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April 26, 2018

Note: Justice Talking's grant funding expired in 2008 and the project has been closed. This website is an archive of the entire run of Justice Talking shows through June 30, 2008.
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Featured Program

The Nuremberg Files
Last Featured: 4/12/1999

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In this edition, Justice Talking’s host Margot Adler takes on the troublesome issues of free speech and violence: Where does free speech end and terrorism begin? It’s a question that was the crux of a civil suit in Oregon early in 1999: Planned Parenthood v. American Coalition of Life Advocates. The lawsuit took issue with materials published by anti-abortion activists, including wanted posters and a web site called the Nuremberg Files, that listed the names, home addresses and other personal information about abortion providers. The abortion doctors argued that the materials were nothing less than a hit list when viewed in the context of the recent violence directed at abortion doctors. Defendants admitted they vehemently oppose abortion but say they were simply exercising their right to free speech. After a three week trial in Portland Oregon, a jury awarded the abortion providers over $120 million in damages.

Martin London is a trial and appellate attorney with Paul, Weiss, Rifkind, Wharton and Garrison in New York. Over the last 35 years, Mr. London's varied legal practice has included a number of cutting edge First Amendment cases including the Nuremberg Files case in which Mr. London represented Planned Parenthood. London is the author of The Muzzled Media: Constitutional Crisis or Product Liability Scam? published by the Twentieth Century Fund and is a frequent lecturer and commentator on First Amendment issues.

Robert M. O'Neil , a founding director of the Thomas Jefferson Center for the Protection of Free Expression, is a Professor at the University of Virginia School of Law where he teaches constitutional and copyright law. In 1963, after serving as law clerk to Supreme Court Justice William J. Brennan, Jr., O'Neil began three decades of teaching at the Universities of California (Berkeley), Cincinnati, Indiana, Wisconsin and Virginia. In addition, he has had a distinguished career in higher education administration, serving as Provost of the University of Cincinnati, Vice President of Indiana University for the Bloomington Campus, President of the University of Wisconsin and most recently as President of the University of Virginia. O'Neil is the author of Free Speech: Responsible Communication Under Law, The Rights of Public Employees, Classrooms in the Crossfire, and Free Speech in the College Community. O'Neil has testified before state legislatures and Congressional committees on the First Amendment implications of proposed legislation and has argued First Amendment cases before Federal Courts of Appeals. A native of Boston, O'Neil holds three degrees from Harvard and honorary degrees from Beloit College and Indiana University.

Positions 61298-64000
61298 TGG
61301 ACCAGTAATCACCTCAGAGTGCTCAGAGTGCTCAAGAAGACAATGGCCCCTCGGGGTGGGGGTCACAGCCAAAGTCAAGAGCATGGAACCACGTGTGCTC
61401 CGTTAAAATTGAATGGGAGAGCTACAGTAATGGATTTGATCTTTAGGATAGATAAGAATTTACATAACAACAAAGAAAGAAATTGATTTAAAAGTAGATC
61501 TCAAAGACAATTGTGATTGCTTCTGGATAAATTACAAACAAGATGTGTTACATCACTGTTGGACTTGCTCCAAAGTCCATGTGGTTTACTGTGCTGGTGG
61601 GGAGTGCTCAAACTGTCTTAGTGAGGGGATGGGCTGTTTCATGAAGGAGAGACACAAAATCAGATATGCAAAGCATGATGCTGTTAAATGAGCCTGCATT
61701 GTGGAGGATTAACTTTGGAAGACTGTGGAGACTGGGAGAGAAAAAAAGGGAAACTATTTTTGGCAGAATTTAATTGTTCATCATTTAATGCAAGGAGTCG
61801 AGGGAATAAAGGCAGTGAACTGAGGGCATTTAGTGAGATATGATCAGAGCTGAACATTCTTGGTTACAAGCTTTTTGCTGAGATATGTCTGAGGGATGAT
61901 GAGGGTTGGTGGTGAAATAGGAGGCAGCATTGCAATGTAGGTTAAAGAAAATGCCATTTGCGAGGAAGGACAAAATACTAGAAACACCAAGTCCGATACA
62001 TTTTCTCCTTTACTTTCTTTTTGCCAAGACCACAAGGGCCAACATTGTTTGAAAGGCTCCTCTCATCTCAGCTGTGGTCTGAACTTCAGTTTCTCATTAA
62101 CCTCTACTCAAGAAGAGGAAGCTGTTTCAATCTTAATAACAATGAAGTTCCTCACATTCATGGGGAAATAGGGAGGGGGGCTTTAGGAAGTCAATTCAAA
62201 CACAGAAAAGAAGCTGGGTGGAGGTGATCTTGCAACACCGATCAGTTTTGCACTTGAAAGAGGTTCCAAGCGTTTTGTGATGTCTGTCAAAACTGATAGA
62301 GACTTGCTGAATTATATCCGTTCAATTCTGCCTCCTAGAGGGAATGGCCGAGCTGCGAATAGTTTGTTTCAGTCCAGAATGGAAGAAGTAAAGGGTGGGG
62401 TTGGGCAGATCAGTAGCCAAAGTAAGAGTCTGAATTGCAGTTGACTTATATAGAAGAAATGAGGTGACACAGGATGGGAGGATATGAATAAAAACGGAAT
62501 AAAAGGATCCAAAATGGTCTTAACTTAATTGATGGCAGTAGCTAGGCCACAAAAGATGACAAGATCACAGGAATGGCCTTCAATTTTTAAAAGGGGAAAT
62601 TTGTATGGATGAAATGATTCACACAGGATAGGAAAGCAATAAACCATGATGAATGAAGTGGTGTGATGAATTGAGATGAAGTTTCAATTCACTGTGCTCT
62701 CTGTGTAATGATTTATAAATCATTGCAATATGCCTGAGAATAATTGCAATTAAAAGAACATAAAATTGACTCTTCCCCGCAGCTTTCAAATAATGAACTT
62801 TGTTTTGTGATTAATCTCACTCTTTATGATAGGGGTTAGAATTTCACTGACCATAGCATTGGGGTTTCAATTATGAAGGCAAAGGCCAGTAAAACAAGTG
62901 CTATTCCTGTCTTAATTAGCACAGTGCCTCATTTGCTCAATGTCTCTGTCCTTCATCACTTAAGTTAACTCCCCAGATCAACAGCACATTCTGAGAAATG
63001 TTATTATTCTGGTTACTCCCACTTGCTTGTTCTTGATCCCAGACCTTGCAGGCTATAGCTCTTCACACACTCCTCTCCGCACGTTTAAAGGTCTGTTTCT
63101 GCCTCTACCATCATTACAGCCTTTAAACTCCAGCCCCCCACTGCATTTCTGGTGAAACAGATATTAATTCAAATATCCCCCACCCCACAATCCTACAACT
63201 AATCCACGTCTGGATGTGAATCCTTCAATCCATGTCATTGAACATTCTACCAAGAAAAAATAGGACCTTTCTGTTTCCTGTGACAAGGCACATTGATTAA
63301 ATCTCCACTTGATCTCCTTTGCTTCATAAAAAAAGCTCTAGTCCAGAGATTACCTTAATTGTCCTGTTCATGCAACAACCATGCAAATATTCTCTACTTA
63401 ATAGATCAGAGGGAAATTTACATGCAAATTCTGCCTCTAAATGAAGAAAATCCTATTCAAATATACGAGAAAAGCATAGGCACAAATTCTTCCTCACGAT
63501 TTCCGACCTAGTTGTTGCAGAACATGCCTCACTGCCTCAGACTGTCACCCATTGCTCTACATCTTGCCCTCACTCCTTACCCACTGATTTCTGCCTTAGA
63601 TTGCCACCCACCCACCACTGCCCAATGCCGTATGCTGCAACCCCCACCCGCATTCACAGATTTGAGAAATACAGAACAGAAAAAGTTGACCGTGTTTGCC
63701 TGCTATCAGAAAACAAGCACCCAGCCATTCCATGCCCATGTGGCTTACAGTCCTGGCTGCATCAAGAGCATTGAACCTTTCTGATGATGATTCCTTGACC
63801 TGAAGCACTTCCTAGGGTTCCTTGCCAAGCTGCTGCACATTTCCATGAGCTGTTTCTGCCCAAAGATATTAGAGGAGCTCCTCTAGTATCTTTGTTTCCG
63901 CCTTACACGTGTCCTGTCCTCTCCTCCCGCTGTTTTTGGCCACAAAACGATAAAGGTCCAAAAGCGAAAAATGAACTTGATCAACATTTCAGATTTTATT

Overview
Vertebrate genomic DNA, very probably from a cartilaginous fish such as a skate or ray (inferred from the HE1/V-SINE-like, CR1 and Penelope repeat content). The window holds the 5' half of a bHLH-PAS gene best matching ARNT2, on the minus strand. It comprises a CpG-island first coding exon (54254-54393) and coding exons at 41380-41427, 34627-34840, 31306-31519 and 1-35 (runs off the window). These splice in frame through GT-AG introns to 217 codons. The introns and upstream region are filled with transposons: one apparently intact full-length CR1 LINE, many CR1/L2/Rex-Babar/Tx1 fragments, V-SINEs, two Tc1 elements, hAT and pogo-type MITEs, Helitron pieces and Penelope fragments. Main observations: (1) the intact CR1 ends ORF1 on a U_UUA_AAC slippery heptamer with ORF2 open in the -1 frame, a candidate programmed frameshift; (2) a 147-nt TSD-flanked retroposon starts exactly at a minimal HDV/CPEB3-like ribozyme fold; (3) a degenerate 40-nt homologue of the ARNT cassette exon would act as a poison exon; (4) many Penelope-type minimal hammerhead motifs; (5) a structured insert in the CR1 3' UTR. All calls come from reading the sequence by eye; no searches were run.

Closing Quote
"Every idea is an incitement. It offers itself for belief, and, if believed, it is acted on unless some other belief outweighs it . . . The only difference between the expression of an opinion and an incitement . . . is the speaker's enthusiasm for the result. Eloquence may set fire to reason. But . . . if, . . the beliefs expressed . . . are destined to be accepted by the . . . community, the only meaning of free speech is that they should be given their chance and have their way."

— Supreme Court Justice Oliver Wendell Holmes

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Special Announcements
Justice Talking’s last broadcast & podcast was June 30, 2008.
The National Abortion Federation
National Organization for Women
Thomas Jefferson Center for the Protection of Free Expression
The Brennan Center
The Freedom Forum
National Right to Life Committee
Planned Parenthood
American Center for Law and Justice
U.S. Dept. of Justice, Prosecuting Violence Against Health Care Providers
National Abortion Federation, Anti-Abortion Violence and Harassment, 1997: An Analysis of Trends
Hate Speech, Sex Speech, Free Speech
by Nicholas Wolfson
Targets of Hatred : Anti-Abortion Terrorism
by Patricia Baird-Windle, Eleanor J. Bader
Regulation of the Entertainment Industry
The FCC's New Rules for Media Ownership
Pornography and the First Amendment